How to Give a Two-Weeks Notice

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The standard protocol for most formal resignations is to give your current employer a two-week notice when you intend to resign. This notice enables your employer to find a suitable replacement or make other preparations to cover the vacancy you will leave behind. In some employment situations, a two-week notice is contractual and you agreed to this resignation procedure when you were hired. Give a two-week notice when you intend to quit your job out of basic courtesy.

Things You'll Need

  • Flash drive or CD (optional)
  • Educate yourself about the resignation policies and procedures at your workplace if you do not know them. Know what your responsibilities are and if you have any contractual agreements to which you must adhere as you resign. Find out how the workplace treats employees who give notice. Some employers use the two weeks to find a suitable replacement and expect you to continue to work the entire time. Other employers terminate employees immediately when they give a two-week notice. Find out if you will need to help train your replacement. Find out how the company handles severance pay and stock options when employees resign.

  • Prepare yourself to leave your work area or office upon a moment's notice, if necessary. Clean out personal belongings from your work area, remove personal files from your workplace computer, and copy them to a flash drive or CD to take them with you.

  • Deliver your resignation notice to your supervisor or boss in the prescribed format. If a verbal resignation notice is satisfactory, speak privately with your supervisor to give your resignation. If a resignation letter is customary, write a formal letter. Whether you give a verbal or written resignation, state your intent at the beginning of your speech or letter. Express regret about leaving your position and touch briefly on several positive aspects of your employment. Mention a few of your positive achievements and thank your supervisor for the opportunity to work for the company.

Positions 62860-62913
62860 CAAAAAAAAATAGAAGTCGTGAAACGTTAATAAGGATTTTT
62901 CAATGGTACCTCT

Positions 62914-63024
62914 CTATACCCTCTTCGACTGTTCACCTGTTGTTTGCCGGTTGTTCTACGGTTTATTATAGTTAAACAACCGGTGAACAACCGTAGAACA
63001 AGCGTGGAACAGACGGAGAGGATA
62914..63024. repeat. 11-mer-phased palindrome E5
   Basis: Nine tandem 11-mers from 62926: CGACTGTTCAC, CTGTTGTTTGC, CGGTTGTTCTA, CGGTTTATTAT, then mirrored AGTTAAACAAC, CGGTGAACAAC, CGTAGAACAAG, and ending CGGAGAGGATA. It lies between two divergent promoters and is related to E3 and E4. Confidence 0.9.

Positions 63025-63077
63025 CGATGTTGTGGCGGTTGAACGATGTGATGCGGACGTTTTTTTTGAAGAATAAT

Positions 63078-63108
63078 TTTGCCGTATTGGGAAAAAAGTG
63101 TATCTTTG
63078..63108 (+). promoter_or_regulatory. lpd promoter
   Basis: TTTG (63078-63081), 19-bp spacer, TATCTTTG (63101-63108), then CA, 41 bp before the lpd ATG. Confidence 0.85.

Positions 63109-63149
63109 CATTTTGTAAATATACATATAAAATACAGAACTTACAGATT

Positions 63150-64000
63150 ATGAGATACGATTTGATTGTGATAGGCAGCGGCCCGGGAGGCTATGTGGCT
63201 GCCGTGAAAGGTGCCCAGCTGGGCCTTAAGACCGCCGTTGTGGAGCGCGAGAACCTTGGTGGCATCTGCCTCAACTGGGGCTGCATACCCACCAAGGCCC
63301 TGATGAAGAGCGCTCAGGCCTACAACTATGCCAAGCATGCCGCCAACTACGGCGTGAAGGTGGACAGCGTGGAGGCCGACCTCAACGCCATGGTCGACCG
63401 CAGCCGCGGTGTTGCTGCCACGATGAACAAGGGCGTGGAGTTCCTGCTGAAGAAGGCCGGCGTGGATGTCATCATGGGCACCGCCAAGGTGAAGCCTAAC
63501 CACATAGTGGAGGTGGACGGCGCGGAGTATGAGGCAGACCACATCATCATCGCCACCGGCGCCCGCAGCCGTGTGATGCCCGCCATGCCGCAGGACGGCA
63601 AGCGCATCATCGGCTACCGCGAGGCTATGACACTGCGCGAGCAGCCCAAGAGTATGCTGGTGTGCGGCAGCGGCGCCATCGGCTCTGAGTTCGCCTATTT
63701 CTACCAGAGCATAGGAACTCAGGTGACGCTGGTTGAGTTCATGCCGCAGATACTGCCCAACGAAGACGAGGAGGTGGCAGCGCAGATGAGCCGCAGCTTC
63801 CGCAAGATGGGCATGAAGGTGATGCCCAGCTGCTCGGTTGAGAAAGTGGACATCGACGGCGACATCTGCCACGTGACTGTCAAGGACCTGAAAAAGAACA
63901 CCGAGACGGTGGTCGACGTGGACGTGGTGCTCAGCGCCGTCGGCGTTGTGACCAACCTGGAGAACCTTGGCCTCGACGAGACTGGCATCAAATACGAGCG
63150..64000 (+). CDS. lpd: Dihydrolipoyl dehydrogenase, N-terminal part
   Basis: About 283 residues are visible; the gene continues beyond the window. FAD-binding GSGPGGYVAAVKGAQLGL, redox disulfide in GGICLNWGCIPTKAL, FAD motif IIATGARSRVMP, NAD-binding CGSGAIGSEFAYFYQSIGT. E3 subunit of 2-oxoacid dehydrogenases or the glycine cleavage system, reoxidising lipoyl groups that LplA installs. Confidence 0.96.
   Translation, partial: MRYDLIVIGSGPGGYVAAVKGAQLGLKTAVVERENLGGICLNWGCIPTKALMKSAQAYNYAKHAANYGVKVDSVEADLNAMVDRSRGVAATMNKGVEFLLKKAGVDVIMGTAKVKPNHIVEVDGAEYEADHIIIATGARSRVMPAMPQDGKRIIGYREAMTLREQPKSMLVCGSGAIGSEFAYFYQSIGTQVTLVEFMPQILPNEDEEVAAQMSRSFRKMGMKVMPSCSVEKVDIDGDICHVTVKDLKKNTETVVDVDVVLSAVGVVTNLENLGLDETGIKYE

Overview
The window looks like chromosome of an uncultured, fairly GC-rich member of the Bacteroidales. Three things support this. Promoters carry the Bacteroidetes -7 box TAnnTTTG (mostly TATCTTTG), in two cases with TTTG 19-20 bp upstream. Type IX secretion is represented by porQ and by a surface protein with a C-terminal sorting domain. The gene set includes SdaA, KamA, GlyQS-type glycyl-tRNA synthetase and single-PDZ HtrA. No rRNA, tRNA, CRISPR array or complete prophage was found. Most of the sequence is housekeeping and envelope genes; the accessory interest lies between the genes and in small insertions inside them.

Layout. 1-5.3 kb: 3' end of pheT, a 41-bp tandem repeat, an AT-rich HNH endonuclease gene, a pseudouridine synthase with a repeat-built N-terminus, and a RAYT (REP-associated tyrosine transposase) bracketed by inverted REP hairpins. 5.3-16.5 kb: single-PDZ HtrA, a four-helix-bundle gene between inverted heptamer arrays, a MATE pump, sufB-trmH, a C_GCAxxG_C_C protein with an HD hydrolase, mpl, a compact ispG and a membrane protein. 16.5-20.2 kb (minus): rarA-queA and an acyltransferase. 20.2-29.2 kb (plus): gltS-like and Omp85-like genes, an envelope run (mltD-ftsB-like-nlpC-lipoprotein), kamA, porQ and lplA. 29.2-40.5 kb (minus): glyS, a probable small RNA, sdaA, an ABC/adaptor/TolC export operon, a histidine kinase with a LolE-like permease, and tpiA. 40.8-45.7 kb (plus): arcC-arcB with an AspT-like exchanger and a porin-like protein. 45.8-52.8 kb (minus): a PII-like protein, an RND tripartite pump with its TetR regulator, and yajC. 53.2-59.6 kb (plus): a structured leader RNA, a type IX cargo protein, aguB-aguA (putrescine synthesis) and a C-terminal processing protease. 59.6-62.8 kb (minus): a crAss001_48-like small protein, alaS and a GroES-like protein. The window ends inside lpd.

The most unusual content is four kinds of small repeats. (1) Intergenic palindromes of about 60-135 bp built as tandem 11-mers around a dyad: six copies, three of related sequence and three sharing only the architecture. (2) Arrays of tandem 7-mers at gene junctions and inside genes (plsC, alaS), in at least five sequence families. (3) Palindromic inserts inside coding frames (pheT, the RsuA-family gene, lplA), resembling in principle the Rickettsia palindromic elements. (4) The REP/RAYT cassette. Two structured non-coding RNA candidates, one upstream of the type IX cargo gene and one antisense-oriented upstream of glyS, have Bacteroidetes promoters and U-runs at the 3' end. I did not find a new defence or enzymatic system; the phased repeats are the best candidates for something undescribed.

• Answer questions your supervisor may have about your plans. Project a positive attitude about your current employer and position and briefly mention your future employment plans (without boasting or seeming smug).

  • Conduct yourself with dignity and class, regardless of how your employer treats you after you submit your two-week notice. If you stay on to finish the two-week period, continue working as hard as you always worked. If your employer lets you go immediately, handle it in a dignified manner. This will leave a lasting positive impression upon your co-workers and superiors--and you may come into professional contact with any of these people again in the future.

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References

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